In evidence, none of the warders spoke about another warder named Patterson. In the Supreme Court last night John Henry Tolmie, of Dandenong, said that a warder known as Mr Patterson had fired a shot from the No 1 post at the time of Ryan’s escape.

Tolmie, who said he had been serving a 12-month sentence in Pentridge at the time, said that Mr Patterson was not the Mr Robert Paterson who had given evidence during the trial.

At the trial the defence made the point that, although 14 witnesses had heard only one shot, Warder Robert Paterson had agreed that he had fired one, but the Crown claimed that Ryan had fired the fatal shot that killed Hodson.

demo-ryan

Canberra Times

30 March , 1966

Ryan sentenced to death for gaol murder

MELBOURNE,

Wednesday.—Pentridge Gaol escapee Ronald Ryan, 41, was sentenced to death late tonight for the murder of a warder during the December 19 escape.

His companion in the escape, Peter Walker, was convicted of manslaughter and remanded for sentence.

When asked why the death sentence should not be imposed, Ryan replied: “I still maintain my innocence and will consult my counsel with a view to appeal.”

The slightly built prisoner was led out of the court under maximum security, involving at least 20 uniformed police and warders and a dozen plainclothes police.

After the 12 jurymen announced their verdict after a 7½-hour retirement, they were sent back to their room while Mr Justice Starke sentenced Ryan to be hanged.

The jury returned to hear Walker, whom they had just convicted of manslaughter, admit many previous convictions.

Neither showed emotion Walker, like Ryan, showed no emotion when convicted. The trial had lasted 12 days.

The trial hinged on acceptance of either the Crown case, supported by many witnesses, that Ryan took deliberate aim and shot the warder, George Hodson, or the defence claim that a warder in No 2 guard tower could equally have been responsible unintentionally for the fatal shot.

Whether or not Ryan will hang now depends on the State Executive Council.

The council will wait until Ryan lodges an appeal, if he elects to do so, before deciding whether he should be executed or have his sentence commuted to life imprisonment.

An appeal is now up to the Public Solicitor to decide. It was he who briefed Mr P. Opas, QC, to defend the case, as Ryan had no money to engage a private solicitor.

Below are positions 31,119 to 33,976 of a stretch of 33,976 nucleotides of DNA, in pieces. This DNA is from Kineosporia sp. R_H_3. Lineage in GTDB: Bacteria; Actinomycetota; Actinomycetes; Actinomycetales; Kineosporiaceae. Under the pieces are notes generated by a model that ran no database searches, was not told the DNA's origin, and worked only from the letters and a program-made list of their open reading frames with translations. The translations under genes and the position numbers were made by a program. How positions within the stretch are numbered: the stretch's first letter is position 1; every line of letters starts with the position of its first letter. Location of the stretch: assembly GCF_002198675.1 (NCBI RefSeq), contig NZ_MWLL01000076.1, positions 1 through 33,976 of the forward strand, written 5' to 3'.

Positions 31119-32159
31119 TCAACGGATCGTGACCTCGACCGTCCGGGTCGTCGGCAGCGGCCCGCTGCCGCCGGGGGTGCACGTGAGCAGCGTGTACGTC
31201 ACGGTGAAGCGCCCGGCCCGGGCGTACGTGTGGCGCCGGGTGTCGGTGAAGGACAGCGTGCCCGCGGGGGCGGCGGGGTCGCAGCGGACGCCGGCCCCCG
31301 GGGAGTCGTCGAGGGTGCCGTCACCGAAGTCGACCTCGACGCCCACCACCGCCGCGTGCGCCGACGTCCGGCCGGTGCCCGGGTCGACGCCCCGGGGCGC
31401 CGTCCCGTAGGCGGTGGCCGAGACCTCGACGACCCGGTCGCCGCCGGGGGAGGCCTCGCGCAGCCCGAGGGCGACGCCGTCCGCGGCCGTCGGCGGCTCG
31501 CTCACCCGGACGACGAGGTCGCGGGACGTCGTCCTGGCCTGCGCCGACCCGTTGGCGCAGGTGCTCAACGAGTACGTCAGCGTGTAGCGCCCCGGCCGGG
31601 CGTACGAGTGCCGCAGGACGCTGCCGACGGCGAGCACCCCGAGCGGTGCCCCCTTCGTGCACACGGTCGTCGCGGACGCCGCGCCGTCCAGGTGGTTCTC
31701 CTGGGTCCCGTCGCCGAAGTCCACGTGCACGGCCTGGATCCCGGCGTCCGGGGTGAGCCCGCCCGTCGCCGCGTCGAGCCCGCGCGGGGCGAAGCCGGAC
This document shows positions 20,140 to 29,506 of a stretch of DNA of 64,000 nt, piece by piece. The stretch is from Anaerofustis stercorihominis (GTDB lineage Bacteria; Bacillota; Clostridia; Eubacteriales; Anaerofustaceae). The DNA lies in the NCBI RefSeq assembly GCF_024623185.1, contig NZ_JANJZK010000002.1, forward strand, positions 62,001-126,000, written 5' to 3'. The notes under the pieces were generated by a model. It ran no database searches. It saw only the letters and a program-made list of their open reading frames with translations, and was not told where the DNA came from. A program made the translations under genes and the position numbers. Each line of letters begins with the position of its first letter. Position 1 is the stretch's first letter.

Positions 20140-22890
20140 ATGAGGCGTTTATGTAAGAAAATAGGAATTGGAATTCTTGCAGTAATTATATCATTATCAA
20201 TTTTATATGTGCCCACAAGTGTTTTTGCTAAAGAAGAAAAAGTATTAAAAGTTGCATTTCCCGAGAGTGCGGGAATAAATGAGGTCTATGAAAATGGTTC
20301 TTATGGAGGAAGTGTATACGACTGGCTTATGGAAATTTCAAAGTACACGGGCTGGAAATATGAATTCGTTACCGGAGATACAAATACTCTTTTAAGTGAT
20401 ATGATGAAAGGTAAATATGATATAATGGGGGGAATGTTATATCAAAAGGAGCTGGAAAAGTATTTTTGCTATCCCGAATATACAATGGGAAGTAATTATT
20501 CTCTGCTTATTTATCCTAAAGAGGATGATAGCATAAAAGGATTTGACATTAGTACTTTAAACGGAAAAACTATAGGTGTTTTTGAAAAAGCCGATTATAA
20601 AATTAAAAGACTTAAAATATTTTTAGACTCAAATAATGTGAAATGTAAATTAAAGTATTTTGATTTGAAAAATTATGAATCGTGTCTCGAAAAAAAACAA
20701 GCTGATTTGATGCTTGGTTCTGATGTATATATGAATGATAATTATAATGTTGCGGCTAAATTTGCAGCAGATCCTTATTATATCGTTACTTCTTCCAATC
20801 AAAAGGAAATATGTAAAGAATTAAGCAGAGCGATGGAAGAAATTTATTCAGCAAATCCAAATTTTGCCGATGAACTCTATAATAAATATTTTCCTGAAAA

Sydney ABC Radio

3rd  February 2017

Here is a link to a recent Interview with Mike Richards, an author, who has written about the Ryan Case, on the eve of the 50th Anniversary of his death

http://www.abc.net.au/radio/sydney/programs/drive/ronald-ryan/8236574

head lines rayn 1.jpg

Canberra Times

15 December 1966

RIGHT TO HANG, SAYS CLERIC

MELBOURNE,

Wednesday.—To hang a man was just, and vast numbers of Victorians favoured hanging, the secretary of the Victorian branch of the Bible Union of Australia, the Reverend W. R. McEwen, asserted tonight.

He said Bishop G. T. Sambell, Coadjutor Bishop of Melbourne, was wrong in saying the Victorian Cabinet had no concern about Christian conscience in deciding that Ronald Ryan should hang on January 9 (1967)for the murder of a Pentridge warder.

Mr McEwen said the articles of the Church of England clearly laid down that a man who took a life should have his life taken from him.

The Bible had several witnesses to say that the realm could take a man’s life in the course of justice.

Reverend McEwen said that to hang Ryan was the decision of the law of the land and as such was justice. “Without justice, from men empowered to carry out our wishes, where do we go?” Mr McEwen asked.

He said Paul, and others throughout the Bible, had clearly indicated that once justice had completed its course and a man was found guilty of taking life, he should be hanged.

“But I must admit I think hanging, as the means of execution is totally archaic”,

Mr McEwen said “Surely in this day and age, even though I know it is a quick and painless end, there should be a more acceptable method of taking a man’s life”.